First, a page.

Volume 544, August 2012
|Number of page(s)||16|
|Section||Stellar structure and evolution|
|Published online||17 July 2012|
Three ways to solve the orbit of KIC 11 558 725: a 10-day beaming sdB+WD binary with a pulsating subdwarf⋆,⋆⋆
1 Nordic Optical Telescope, Apartado 474, 38700 Santa Cruz de La Palma, Spain
2 Instituut voor Sterrenkunde, KU Leuven, Celestijnenlaan 200D, 3001 Leuven, Belgium
3 Department of Physics, Astronomy, and Materials Science, Missouri State University, Springfield, MO 65804, USA
4 Instituto de Astrofísica de Andalucía (CSIC), Glorieta de la Astronomía s/n, 18008 Granada, Spain
5 Department of Physics and Astronomy, Aarhus University, 8000 Aarhus C, Denmark
6 Department of Astrophysics, IMAPP, Radboud University Nijmegen, PO Box 9010, 6500 GL Nijmegen, The Netherlands
7 Department of Physics and Astronomy, Iowa State University, Ames, IA 50011, USA
8 Dr. Remeis Sternwarte Bamberg, Universität Erlangen-Nürnberg, Germany
9 Steward Observatory, University of Arizona, 933 North Cherry Avenue, Tucson, AZ 85721, USA
10 University of Ege, Department of Astronomy & Space Sciences, 35100 İzmir, Turkey
11 Australian Astronomical Observatory, PO Box 296, Epping, NSW 1710, Australia
12 SETI Institute/NASA Ames Research Center, Moffett Field, CA 94035, USA
Received: 23 April 2012
Accepted: 16 June 2012
The recently discovered subdwarf B (sdB) pulsator KIC 11 558 725 is one of the 16 pulsating sdB stars detected in the Kepler field. It features a rich g-mode frequency spectrum, with a few low-amplitude p-modes at short periods. This makes it a promising target for a seismic study aiming to constrain the internal structure of this star, and of sdB stars ingeneral. We have obtained ground-based spectroscopic radial-velocity measurements of KIC 11 558 725 based on low-resolution spectra in the Balmer-line region, spanning the 2010 and 2011 observing seasons. From these data we have discovered that KIC 11 558 725 is a binary with period P = 10.05 d, and that the radial-velocity amplitude of the sdB star is 58 km s-1. Consequently the companion of the sdB star has a minimum mass of 0.63 M⊙, and is therefore most likely an unseen white dwarf. We analyse the near-continuous 2010–2011 Kepler light curve to reveal the orbital Doppler-beaming effect, giving rise to light variations at the 238 ppm level, which is consistent with the observed spectroscopic orbital radial-velocity amplitude of the subdwarf. We use the strongest 70 pulsation frequencies in the Kepler light curve of the subdwarf as clocks to derive a third consistent measurement of the orbital radial-velocity amplitude, from the orbital light-travel delay. The orbital radius asdBsini = 11.5 R⊙ gives rise to a light-travel time delay of 53.6 s, which causes aliasing and lowers the amplitudes of the shortest pulsation frequencies, unless the effect is corrected for. We use our high signal-to-noise average spectra to study the atmospheric parameters of the sdB star, deriving Teff = 27 910 K andlog g = 5.41 dex, and find that carbon, nitrogen and oxygen are underabundant relative to the solar mixture. Furthermore, we analyse the Kepler light curve for its pulsational content and extract more than 160 significant frequencies.We investigate the pulsation frequencies for expected period spacings and rotational splittings. We find period-spacing sequences of spherical-harmonic degrees ℓ = 1 and ℓ = 2, and we associate a large fraction of the g-modes in KIC 11 558 725 with these sequences. From frequency splittings we conclude that the subdwarf is rotating subsynchronously with respect to the orbit.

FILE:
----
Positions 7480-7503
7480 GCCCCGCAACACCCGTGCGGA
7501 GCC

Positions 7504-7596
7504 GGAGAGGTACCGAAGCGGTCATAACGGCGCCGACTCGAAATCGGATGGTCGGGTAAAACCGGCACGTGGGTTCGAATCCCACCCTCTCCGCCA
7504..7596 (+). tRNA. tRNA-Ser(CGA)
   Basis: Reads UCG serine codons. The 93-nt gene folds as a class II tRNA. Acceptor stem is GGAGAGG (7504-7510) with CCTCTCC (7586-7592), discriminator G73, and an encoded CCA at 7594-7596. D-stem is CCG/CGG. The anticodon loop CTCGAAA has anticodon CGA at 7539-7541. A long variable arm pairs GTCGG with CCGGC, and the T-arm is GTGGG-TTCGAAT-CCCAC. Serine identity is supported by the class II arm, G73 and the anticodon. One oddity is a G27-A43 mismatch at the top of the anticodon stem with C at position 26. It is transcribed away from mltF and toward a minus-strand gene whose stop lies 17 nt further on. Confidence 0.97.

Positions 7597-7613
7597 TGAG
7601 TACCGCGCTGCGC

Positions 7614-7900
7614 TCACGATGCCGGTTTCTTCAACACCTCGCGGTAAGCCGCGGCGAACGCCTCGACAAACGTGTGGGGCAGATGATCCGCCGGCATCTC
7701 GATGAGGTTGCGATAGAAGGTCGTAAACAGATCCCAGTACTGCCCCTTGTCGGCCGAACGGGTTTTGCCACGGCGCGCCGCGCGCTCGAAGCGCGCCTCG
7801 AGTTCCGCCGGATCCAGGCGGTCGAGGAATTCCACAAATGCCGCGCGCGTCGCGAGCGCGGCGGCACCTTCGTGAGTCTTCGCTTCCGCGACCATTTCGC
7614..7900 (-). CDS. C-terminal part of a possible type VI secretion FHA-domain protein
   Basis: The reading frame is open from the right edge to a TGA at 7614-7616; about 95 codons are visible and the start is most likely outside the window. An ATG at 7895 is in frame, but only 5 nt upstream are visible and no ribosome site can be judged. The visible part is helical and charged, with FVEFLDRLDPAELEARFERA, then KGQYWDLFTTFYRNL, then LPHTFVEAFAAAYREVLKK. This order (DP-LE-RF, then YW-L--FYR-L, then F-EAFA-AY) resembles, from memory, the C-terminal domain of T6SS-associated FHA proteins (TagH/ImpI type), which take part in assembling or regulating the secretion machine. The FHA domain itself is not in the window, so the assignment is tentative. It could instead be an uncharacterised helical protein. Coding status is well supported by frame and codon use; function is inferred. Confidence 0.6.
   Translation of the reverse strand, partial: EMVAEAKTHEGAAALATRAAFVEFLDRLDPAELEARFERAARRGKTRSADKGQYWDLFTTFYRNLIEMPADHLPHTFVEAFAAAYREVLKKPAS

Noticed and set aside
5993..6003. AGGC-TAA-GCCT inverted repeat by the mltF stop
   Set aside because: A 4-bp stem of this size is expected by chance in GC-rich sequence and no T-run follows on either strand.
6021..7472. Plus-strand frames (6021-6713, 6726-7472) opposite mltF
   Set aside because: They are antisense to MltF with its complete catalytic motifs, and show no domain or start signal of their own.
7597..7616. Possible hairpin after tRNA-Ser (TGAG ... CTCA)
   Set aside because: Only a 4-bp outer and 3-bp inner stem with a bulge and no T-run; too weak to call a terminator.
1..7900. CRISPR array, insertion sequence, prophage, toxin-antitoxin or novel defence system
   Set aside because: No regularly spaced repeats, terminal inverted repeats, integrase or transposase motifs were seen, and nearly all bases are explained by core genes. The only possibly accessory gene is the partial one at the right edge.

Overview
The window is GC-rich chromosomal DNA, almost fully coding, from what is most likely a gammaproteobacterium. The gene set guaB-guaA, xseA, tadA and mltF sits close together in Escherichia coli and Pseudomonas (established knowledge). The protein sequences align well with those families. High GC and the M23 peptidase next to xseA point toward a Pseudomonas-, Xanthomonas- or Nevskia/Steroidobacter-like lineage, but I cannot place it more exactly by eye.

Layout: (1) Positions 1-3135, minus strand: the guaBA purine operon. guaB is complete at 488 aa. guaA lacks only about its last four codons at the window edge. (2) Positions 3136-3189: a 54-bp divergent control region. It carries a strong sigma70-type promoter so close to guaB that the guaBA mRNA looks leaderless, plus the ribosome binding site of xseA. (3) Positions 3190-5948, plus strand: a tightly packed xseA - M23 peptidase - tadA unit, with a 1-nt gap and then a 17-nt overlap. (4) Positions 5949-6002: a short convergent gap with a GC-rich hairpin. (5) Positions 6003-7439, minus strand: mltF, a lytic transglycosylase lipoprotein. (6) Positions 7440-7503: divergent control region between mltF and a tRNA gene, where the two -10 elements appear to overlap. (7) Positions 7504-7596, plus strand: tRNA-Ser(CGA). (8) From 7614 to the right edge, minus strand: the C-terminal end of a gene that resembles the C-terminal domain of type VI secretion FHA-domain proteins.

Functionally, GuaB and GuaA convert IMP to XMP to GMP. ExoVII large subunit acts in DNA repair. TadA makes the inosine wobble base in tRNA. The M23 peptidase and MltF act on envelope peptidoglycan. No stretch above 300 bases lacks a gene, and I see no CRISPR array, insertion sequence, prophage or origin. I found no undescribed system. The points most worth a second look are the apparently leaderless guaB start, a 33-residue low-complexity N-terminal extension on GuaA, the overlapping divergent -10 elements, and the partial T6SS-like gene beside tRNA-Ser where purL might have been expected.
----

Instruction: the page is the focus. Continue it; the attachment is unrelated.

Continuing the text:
Key words: stars: early-type / binaries: spectroscopic / subdwarfs / stars: oscillations / stars: individual: KIC11558725
Based on observations obtained by the Kepler spacecraft, the Kitt Peak Mayall Telescope, the Nordic Optical Telescope and the William Herschel Telescope.
Tables 1, 4, and 5 are available in electronic form at http://www.aanda.org
© ESO, 2012
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